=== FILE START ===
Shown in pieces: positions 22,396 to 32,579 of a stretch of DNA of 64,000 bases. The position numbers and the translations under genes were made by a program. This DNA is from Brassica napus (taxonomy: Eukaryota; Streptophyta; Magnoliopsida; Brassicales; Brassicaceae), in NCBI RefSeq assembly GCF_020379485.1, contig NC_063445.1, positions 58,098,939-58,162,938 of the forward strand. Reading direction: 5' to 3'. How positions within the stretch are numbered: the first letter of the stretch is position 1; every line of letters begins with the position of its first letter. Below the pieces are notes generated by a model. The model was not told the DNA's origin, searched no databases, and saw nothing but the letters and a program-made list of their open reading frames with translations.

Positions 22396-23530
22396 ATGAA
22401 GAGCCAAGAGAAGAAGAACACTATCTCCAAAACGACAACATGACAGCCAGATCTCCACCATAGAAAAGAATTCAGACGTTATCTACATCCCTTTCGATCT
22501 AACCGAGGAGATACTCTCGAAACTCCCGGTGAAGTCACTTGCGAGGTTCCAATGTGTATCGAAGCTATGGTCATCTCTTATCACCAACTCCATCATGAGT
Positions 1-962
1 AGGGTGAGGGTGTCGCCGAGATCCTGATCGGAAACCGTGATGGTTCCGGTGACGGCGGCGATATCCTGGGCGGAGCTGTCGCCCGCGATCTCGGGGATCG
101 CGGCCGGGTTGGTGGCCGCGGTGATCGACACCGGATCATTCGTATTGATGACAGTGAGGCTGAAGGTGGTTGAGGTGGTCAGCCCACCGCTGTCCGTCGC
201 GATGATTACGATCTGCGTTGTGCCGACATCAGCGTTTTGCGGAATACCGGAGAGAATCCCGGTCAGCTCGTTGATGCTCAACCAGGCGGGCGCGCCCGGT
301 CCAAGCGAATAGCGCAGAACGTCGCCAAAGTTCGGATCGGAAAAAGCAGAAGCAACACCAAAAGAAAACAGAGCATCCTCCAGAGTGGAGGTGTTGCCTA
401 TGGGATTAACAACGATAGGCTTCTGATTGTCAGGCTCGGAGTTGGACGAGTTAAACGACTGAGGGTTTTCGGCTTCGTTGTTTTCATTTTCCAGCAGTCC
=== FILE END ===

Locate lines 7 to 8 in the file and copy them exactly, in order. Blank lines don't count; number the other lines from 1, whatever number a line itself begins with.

1 AGGGTGAGGGTGTCGCCGAGATCCTGATCGGAAACCGTGATGGTTCCGGTGACGGCGGCGATATCCTGGGCGGAGCTGTCGCCCGCGATCTCGGGGATCG
101 CGGCCGGGTTGGTGGCCGCGGTGATCGACACCGGATCATTCGTATTGATGACAGTGAGGCTGAAGGTGGTTGAGGTGGTCAGCCCACCGCTGTCCGTCGC